How To Write A Good Resume

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					How To Write A Good Resume

Writing a resume is hard work. You must write your resume correctly; it must be perfect! Any
blunders in your resume could cost you the job. The entire resume-writing process can be
confusing. We've all asked ourselves these questions: “Which information goes in?” “Which
stays out?” “How exactly should I format my resume?”

If you jumped into a pile of books and articles on how to write the perfect resume, you'd drown
in words, sentences and advice that all sound the same. So what in the world will make your
resume leap out of the pile and scream out, “Grab me! I am the person you want to hire!”

1. Format
Your professional history will strongly dictate your resume format. We must choose one of three
basic resume types: chronological, functional or combination.

This is the most common type of resume, the one that comes to mind when the word is
mentioned. A chronological resume is appropriate if you've had steady work experience with
little to no breaks, have kept each of your jobs for long periods of time, or have industry-related
experience that shows your working toward a specific goal. The Chronological Resume is
comprised of:

Objective (which we'll discuss in a few paragraphs)

Employment history (starting from your most recent job)


Optional section (for things such as military experience or any special skills/interests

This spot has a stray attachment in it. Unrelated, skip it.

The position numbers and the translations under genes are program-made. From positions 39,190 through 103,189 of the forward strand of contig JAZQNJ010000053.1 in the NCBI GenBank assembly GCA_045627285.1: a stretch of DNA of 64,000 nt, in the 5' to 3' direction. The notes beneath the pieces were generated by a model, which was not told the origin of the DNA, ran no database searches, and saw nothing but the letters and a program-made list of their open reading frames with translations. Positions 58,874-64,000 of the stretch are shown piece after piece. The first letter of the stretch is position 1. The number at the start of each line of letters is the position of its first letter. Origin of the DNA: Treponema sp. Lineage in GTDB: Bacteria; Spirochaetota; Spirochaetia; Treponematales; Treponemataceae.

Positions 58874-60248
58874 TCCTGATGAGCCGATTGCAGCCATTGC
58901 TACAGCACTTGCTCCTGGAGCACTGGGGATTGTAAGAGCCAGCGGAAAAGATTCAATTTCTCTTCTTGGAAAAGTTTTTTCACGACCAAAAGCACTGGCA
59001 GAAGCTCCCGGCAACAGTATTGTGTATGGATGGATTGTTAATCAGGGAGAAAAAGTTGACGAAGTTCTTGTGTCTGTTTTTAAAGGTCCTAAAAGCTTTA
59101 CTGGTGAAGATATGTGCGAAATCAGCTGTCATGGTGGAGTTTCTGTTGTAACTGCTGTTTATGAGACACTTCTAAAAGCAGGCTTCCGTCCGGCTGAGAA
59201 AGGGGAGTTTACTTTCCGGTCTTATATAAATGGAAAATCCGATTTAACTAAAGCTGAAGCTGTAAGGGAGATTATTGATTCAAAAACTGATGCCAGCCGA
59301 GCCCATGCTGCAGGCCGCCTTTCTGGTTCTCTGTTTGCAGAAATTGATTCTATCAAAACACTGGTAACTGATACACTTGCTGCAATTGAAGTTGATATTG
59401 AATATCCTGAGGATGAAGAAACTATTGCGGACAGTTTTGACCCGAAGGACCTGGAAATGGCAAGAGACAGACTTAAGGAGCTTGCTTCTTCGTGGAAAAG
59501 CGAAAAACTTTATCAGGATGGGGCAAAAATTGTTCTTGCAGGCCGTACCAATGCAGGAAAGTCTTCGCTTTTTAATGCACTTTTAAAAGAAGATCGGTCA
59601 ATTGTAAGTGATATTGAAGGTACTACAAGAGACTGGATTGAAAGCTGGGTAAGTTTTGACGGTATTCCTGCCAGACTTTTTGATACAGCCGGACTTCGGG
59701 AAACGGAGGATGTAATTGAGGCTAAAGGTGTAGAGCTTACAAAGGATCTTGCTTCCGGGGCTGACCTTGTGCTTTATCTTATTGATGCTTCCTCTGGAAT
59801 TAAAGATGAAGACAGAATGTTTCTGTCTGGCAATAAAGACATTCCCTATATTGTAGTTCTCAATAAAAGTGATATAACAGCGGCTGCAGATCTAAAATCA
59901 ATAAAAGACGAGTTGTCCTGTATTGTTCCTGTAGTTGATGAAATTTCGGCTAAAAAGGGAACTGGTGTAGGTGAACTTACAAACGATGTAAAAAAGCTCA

that may pertain to the job at hand)


A variation of the chronological resume, a functional resume intends to highlight skills found
outside of work experience; it's useful if you're in the process of changing careers, have little to
no work experience or have held several, seemingly unrelated jobs. This sort of resume is
comprised of:

Qualifications summary (a bulleted list of achievements or interests that qualify you
for the job for which you're applying).
Employment history
Optional section

A combination resume is what it sounds like: a combination of the chronological and functional
formats. It tends to be slightly more useful than the functional resume, as that format sometimes
makes an employer suspicious that you're hiding something (such as a lack of experience). The
combination resume is comprised of:
Qualifications summary
Education (especially if it's a particularly strong area for you)
Employment history (in reverse order as the chronological resume)
Optional section

2. Rethink Your Objective
Many books and articles extol the virtues of an objective; it is, after all, a great way to position
yourself within a job and show an employer what you want and how willing you are to get it. A
lot of job-seekers have been ditching the objective in favor of a qualifications summary, and
employers seem to be responding well. The reason for this is simple: objectives are, by nature,
focused heavily on you and not the employer. Your potential employer, while certainly interested
in what you want, is far more concerned with your qualifications and what you can do for the

The idea isn't all bad, though. It just needs a little tweaking. Instead of an objective, try creating
a positioning statement.; it functions on the same way as an objective but puts the focus on you.
Take a look at these examples:

Objective: To become an associate editor of children's books at a major publishing house.

Positioning Statement: Children's book editor with 10 years of experience in publishing.

These are loose examples, of course, but you get the idea; put the focus on you and the
employer will take notice.

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